Win the Bed Bug Battle Naturally
“Sleep tight, don’t let the bed bugs bite!” This phrase may bring back fond memories for some, but for thousands of people across the United States and elsewhere, it has become nothing less than a nightmarish reality.
Bed Bug History
Bed bugs have been wreaking havoc for thousands of years. They were mentioned in Greece as early as 400 B.C. and were brought to the Western Countries by the European Settlers. Upon the invention of DDT, a powerful and extremely toxic pesticide, they were almost completely eliminated in the West. In the 1990’s, following the ban of DDT, bed bugs made a comeback in cities like New York and San Francisco. They have since made their way across the U.S.A. and have invaded dormitories, hotels, apartments, and even the personal homes of unsuspecting families.
Bed Bugs vs. Dust Mites
First of all, please don’t confuse bed bugs with dust mites. They are two very different organisms. Dust mites are microscopic and feed on human skin cells. Bed bugs on the other hand can grow up to a quarter of an inch in size and are parasitic creatures. They feed off the blood of warm-blooded animals or humans. They can cause a whole host of allergic reactions in those who sleep in their presence. Bed bugs have also been known to carry pathogens for several diseases such as anthrax, plague, yellow fever, and typhus. However, there is no conclusive scientific proof linking bed begs to the spread of these diseases.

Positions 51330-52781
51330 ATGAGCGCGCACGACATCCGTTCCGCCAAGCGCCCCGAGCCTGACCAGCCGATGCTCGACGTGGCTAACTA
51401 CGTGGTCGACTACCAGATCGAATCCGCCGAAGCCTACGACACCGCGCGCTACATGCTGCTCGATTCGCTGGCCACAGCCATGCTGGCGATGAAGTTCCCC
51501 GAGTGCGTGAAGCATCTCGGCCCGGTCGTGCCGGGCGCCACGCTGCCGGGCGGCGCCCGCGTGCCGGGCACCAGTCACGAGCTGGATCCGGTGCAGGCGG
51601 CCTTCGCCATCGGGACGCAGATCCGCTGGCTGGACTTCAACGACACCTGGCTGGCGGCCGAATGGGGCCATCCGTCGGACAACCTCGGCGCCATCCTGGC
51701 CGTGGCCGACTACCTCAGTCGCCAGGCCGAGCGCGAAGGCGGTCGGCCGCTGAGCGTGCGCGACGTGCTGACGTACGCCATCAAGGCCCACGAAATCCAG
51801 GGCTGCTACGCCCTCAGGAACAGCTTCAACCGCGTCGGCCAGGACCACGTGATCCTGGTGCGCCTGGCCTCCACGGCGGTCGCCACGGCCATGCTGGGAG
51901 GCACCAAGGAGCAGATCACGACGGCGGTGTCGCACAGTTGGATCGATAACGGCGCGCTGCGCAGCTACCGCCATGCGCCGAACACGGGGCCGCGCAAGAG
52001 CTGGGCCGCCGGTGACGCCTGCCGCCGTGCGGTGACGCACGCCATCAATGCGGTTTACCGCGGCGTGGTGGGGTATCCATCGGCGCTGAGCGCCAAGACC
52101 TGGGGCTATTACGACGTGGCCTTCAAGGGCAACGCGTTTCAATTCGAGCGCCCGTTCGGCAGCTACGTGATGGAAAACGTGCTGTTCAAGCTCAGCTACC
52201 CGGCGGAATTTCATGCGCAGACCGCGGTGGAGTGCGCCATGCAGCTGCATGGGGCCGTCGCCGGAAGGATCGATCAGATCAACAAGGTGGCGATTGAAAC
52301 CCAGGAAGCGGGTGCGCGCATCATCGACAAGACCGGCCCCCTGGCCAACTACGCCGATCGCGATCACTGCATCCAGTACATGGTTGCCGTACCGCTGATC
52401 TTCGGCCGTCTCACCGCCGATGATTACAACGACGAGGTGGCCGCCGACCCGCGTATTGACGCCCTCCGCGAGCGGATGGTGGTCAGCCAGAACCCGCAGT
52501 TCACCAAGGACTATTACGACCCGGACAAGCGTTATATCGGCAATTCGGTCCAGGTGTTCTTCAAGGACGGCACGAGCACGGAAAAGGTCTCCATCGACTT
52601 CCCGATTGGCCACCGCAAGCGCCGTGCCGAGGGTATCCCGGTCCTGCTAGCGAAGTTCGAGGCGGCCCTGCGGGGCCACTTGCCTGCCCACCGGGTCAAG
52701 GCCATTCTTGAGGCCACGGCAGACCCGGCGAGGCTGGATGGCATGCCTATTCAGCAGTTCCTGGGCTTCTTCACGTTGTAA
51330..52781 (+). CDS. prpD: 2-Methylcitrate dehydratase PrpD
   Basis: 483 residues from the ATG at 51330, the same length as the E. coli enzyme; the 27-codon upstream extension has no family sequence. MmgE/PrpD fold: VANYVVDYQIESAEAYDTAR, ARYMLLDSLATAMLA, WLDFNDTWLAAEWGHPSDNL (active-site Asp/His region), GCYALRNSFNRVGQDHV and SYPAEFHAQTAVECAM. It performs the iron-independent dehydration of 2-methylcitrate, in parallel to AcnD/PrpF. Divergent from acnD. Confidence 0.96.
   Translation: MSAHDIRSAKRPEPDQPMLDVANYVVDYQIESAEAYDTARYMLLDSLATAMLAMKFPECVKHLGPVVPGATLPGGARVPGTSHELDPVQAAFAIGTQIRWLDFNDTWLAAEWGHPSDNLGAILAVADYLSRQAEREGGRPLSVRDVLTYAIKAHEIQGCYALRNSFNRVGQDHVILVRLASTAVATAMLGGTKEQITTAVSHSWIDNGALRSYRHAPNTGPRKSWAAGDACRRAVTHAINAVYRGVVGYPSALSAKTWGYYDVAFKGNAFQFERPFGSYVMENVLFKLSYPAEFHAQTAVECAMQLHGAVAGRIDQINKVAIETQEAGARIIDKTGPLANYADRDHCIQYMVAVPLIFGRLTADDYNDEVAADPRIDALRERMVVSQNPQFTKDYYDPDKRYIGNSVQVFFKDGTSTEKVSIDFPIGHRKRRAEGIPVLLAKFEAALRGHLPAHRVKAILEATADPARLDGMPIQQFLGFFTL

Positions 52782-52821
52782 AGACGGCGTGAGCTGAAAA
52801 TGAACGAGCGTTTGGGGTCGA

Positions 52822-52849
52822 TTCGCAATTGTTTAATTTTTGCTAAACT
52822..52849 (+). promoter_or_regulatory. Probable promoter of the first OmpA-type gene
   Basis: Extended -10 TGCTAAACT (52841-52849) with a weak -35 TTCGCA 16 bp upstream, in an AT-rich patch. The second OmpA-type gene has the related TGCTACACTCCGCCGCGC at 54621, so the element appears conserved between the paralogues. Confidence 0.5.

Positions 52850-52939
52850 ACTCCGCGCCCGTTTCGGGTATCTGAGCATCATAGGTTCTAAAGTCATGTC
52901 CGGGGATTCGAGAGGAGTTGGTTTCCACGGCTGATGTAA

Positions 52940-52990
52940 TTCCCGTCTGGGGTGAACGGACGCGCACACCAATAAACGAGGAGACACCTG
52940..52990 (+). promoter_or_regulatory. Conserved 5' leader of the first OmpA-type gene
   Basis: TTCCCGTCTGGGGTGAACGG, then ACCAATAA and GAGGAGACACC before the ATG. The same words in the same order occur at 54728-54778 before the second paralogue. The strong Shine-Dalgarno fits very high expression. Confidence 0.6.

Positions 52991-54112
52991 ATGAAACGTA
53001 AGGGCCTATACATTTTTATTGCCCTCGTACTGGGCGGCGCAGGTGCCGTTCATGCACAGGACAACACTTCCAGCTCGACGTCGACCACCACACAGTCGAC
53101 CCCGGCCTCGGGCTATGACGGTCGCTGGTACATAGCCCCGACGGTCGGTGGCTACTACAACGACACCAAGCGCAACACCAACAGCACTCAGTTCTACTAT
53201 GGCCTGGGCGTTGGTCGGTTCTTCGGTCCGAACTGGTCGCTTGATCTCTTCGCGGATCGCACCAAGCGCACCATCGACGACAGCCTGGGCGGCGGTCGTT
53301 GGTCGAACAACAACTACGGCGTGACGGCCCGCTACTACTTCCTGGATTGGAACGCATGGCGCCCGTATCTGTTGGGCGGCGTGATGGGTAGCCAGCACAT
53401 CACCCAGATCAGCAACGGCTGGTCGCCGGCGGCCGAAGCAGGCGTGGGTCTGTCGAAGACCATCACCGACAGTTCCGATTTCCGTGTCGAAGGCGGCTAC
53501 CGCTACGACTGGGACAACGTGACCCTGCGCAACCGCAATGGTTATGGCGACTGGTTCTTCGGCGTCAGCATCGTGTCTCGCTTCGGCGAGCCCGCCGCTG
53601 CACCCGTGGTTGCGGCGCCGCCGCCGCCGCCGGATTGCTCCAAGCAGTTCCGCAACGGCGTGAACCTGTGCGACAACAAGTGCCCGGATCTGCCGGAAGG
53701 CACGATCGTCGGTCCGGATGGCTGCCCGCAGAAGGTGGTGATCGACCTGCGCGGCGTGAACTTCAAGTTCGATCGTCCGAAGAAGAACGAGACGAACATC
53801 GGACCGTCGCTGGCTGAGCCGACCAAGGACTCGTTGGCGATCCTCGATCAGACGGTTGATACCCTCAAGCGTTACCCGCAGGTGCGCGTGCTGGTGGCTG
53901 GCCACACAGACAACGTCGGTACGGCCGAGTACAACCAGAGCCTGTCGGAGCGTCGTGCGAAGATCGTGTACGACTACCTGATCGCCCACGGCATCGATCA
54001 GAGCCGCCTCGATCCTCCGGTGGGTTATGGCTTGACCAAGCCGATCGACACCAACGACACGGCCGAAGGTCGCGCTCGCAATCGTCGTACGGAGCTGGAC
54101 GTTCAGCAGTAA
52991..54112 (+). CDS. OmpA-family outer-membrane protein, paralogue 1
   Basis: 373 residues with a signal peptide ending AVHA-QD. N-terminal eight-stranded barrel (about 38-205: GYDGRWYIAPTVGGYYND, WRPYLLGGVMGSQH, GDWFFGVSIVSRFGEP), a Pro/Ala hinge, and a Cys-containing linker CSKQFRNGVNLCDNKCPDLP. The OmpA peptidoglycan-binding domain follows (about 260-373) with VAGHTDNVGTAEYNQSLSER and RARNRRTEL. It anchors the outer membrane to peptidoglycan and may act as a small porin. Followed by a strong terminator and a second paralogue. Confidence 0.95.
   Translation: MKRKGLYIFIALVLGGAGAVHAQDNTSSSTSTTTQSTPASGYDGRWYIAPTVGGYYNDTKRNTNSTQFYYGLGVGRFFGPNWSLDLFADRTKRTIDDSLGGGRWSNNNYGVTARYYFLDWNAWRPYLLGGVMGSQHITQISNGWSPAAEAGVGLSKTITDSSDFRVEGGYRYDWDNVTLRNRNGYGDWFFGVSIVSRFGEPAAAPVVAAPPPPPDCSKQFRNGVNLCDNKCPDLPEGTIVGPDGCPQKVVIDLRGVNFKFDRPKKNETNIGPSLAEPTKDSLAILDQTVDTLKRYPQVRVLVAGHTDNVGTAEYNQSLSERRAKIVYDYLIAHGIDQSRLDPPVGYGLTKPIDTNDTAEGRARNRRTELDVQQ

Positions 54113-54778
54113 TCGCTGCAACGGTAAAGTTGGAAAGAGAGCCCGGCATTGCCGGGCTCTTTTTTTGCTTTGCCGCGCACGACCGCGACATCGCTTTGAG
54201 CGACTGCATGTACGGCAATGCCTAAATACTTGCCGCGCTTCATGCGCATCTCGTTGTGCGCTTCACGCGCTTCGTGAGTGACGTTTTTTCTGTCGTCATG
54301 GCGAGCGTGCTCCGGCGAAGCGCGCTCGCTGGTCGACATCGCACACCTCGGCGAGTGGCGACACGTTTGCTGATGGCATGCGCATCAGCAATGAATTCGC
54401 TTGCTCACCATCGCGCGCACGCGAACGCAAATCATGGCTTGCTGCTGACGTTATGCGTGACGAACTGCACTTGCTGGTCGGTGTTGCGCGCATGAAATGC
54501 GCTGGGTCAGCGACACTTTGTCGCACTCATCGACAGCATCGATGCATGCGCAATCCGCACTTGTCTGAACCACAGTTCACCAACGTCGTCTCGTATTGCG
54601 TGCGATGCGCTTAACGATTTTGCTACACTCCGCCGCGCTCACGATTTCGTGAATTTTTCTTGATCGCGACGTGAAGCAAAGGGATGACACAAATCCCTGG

Bed Bug Identification
- Adults are broad, oval, with a wingless flat body and are about 4-5 mm long and 3 mm wide.
- They range in color from brown to reddish brown (after a meal of blood)
- They give off a distinct, disagreeable, sweet odor when crushed.
- The nymphs appear translucent or pale in color before a feeding and resemble adults, but are much smaller.
- They shed their skins leaving behind a light brown shell.
Checking your Home for Bed Bugs
Most people don’t realize they have a problem unless they are noticing the itchy bites on their skin. Bed bugs are very small and are very good at hiding in cracks and crevices. They also do not like light, so they will rarely be out where you can see them.
How to spot check your bed
- Peel back the sheets
- Run your fingers along the upper and lower seams of the mattress
- Look around the mattress tags
- Check behind your headboard and under your bedside tables.
What to look for
- Black poppy seed sized spots (hatchlings)
- Translucent bug skins (moltings)
- Adult Bed Bugs Bed
- Bug fecal matter
Bed bug fecal matter is dark brown to black and it sticks to the surface. If it falls off easily it is something else. You can also use a moist towel and if it smears, it is most likely fecal matter. When traveling check your hotel beds as well. Be sure to use the suitcase stands, which keep your clothes from coming into contact with possible pests.
How to Eliminate Bed Bugs
If you find any signs of bed bugs, you unfortunately have very few options. Bed bugs are some of the most resilient creatures on the planet and are terribly hard to get rid of. Hatchlings can go weeks without eating and the adults can live up to a year with out a meal! I would recommend spending the money to have a professional come in and take care of the problem. To date there is no natural remedy that will kill bed bugs other than extreme heat and extreme cold. Find a professional who uses steam heat and not pesticides to kill the bed bugs. Pesticides are chemicals and they are toxic carcinogens that you don’t want in your home. Pesticides have been linked to a whole host of illnesses, including Cancer and Parkinson’s disease.
Bed Bug Prevention is Key
Truly, the best way to treat bed bugs is prevention. Thankfully, there are several natural remedy options in the prevention of bed bugs.